Piotr Szewc

translated from the Polish by Ewa Hryniewicz-Yarbrough
Dalkey Archive Press 1999 [1987]
A book review by Danny Yee © 2004
Told in the second person plural, Annihilation takes us on a one day tour of a small Polish-Jewish town just before the Second World War. We can move around at will — onto rooftops, from street to street around the town, and even, following memories, into the past — but are limited to an external perspective. We watch cloth merchant Hershe Baum and his family, woman of loose virtue Kazimiera M, a pair of policemen, attorney Walenty Danilowski, tavern-owner Rosenzweig, a group of visiting Hasidim, and gypsy woman Rosa. And every so often we stop to frame photographs.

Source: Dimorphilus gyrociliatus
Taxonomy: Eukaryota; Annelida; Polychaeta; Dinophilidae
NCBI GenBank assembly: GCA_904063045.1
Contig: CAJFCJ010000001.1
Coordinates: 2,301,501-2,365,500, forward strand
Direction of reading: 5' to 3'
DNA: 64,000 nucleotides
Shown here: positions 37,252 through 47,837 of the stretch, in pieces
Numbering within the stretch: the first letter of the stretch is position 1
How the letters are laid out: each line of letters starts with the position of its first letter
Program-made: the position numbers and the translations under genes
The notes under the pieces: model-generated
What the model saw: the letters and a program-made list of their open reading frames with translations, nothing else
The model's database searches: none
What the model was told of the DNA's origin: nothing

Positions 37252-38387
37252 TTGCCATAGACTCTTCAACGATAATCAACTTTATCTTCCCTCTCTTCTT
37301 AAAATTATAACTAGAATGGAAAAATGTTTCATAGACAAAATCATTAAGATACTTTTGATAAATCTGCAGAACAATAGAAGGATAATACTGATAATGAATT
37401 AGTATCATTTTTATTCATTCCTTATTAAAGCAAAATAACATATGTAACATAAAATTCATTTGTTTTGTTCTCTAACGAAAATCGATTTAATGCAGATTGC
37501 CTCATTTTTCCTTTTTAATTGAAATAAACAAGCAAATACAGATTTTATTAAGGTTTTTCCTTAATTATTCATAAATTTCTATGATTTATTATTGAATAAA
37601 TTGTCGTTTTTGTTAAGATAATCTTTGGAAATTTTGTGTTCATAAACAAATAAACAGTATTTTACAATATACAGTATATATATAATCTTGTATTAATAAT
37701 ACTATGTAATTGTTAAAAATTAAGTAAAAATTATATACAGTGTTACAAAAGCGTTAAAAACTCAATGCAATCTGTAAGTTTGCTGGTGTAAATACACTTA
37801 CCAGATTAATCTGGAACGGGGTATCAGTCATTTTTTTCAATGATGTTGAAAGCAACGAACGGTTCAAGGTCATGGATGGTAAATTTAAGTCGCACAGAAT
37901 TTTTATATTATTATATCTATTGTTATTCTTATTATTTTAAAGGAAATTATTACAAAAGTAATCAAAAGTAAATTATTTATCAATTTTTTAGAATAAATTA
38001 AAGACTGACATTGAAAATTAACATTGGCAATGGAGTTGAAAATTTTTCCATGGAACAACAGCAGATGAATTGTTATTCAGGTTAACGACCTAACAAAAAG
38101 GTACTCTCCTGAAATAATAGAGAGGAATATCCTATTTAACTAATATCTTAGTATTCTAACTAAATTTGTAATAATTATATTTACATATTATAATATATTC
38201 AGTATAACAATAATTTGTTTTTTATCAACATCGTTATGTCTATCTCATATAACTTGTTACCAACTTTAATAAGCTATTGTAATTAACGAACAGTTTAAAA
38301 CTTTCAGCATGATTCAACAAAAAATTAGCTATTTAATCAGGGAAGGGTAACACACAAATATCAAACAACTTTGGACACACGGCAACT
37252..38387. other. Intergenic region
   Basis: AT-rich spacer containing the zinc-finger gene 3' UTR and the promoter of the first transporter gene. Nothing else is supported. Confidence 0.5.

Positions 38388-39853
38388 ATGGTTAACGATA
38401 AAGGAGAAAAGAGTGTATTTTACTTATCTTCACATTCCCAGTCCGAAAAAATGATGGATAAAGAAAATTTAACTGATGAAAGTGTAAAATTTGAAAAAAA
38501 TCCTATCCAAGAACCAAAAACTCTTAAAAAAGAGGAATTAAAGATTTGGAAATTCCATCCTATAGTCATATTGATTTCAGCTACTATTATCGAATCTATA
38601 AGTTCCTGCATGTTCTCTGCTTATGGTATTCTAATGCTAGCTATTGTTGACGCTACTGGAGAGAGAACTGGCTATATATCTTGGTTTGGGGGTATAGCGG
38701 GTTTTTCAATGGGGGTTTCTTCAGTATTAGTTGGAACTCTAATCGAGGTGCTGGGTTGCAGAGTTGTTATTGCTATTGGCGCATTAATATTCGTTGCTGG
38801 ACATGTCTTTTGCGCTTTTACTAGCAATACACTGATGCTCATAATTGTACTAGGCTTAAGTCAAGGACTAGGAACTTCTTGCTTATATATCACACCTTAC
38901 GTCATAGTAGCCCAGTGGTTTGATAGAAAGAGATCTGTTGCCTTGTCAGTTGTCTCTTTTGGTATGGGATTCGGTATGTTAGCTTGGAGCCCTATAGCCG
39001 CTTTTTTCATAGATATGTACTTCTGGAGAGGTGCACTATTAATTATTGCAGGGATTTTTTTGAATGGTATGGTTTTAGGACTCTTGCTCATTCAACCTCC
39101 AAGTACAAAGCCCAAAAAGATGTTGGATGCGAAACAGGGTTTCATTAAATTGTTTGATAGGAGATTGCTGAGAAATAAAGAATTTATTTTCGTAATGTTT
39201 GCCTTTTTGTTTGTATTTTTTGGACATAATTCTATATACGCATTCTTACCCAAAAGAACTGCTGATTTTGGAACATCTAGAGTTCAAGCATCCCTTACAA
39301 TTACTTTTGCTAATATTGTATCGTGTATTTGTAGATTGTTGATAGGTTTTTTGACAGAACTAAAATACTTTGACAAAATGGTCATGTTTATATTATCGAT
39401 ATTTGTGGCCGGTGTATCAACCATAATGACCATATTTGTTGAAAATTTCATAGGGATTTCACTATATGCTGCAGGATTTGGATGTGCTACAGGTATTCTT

The photographs are presumably among those Szewc had before him while writing Annihilation — the town it describes is based on the town he grew up in, but he was born in 1961 and must have relied on secondhand sources. Szewc also brings to his tour a photographer's feeling for light and space and perspective. The framework might not have sustained a longer work, but Annihilation is a striking and original short novel.

September 2004

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%T Annihilation
%A Szewc, Piotr
%M Polish
%F Hryniewicz-Yarbrough, Ewa
%I Dalkey Archive Press
%D 1999 [1987]
%O paperback
%G ISBN 1564782050
%P 107pp